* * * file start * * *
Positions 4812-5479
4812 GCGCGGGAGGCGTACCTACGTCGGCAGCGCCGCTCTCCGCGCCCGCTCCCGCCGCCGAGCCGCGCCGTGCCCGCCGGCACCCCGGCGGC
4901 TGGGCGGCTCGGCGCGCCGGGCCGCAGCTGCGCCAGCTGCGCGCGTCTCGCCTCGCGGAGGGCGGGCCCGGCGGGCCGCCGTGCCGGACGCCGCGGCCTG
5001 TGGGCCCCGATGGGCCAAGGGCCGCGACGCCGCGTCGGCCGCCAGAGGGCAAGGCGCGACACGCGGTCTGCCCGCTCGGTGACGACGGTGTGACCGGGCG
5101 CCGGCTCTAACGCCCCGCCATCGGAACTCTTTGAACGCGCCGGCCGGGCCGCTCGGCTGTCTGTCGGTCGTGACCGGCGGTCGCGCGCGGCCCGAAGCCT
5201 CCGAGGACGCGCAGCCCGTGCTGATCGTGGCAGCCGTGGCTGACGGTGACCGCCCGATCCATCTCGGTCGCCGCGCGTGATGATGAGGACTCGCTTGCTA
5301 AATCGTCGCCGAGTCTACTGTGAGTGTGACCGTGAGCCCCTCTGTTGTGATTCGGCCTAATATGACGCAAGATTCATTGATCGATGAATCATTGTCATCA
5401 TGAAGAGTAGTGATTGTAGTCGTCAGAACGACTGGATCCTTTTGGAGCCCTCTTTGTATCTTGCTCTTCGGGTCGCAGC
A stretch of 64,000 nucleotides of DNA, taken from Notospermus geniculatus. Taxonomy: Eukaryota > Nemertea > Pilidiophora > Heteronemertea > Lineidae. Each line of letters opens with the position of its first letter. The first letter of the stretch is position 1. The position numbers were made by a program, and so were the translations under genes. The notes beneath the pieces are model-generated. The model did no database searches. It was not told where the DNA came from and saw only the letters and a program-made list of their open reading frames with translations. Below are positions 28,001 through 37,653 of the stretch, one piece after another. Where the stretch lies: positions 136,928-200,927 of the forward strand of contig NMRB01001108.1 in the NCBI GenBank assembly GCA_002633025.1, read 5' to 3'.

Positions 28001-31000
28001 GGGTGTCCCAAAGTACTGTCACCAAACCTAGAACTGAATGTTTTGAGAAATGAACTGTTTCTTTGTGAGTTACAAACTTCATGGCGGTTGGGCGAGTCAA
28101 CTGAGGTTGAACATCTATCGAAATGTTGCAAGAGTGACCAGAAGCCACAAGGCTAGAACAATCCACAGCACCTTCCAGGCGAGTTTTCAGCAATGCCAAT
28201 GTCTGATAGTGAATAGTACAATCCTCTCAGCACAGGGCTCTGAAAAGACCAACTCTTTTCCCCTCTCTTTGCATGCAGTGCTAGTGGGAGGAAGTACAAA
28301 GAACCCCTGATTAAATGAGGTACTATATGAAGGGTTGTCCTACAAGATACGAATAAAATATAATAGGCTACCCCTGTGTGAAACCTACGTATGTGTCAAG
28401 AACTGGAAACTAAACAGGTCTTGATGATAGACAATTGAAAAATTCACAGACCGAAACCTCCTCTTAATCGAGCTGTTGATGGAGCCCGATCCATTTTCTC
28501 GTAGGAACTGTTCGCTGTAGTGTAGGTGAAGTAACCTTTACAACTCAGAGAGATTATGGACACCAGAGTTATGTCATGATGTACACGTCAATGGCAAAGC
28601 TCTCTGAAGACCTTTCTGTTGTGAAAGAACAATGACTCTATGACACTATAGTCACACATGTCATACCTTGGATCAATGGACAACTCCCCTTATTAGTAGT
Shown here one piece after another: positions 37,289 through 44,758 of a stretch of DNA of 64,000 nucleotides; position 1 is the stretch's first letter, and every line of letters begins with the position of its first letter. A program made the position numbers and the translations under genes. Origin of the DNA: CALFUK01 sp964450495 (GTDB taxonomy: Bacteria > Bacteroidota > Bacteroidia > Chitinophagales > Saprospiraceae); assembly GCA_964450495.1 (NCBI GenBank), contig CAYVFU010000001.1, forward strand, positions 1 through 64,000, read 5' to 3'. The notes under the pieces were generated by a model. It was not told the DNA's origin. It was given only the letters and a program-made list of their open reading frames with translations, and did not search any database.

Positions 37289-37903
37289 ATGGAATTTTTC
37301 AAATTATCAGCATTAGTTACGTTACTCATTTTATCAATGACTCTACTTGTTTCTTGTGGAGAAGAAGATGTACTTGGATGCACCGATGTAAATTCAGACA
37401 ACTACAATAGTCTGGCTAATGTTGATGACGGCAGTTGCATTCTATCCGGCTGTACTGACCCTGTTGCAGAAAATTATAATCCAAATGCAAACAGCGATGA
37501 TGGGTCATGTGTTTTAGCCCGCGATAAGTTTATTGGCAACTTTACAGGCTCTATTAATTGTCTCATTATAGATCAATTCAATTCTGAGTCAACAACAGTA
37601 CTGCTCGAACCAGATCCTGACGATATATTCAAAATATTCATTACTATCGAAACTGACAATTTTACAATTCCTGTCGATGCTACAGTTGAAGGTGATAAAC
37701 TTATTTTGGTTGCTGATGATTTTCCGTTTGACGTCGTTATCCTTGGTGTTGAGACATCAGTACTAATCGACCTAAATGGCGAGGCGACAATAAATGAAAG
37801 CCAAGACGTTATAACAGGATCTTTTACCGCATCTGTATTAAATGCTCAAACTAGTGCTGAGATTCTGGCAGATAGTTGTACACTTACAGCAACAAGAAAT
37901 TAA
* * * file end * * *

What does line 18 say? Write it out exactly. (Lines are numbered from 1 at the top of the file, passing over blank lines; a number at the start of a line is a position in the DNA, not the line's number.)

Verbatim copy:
Shown here one piece after another: positions 37,289 through 44,758 of a stretch of DNA of 64,000 nucleotides; position 1 is the stretch's first letter, and every line of letters begins with the position of its first letter. A program made the position numbers and the translations under genes. Origin of the DNA: CALFUK01 sp964450495 (GTDB taxonomy: Bacteria > Bacteroidota > Bacteroidia > Chitinophagales > Saprospiraceae); assembly GCA_964450495.1 (NCBI GenBank), contig CAYVFU010000001.1, forward strand, positions 1 through 64,000, read 5' to 3'. The notes under the pieces were generated by a model. It was not told the DNA's origin. It was given only the letters and a program-made list of their open reading frames with translations, and did not search any database.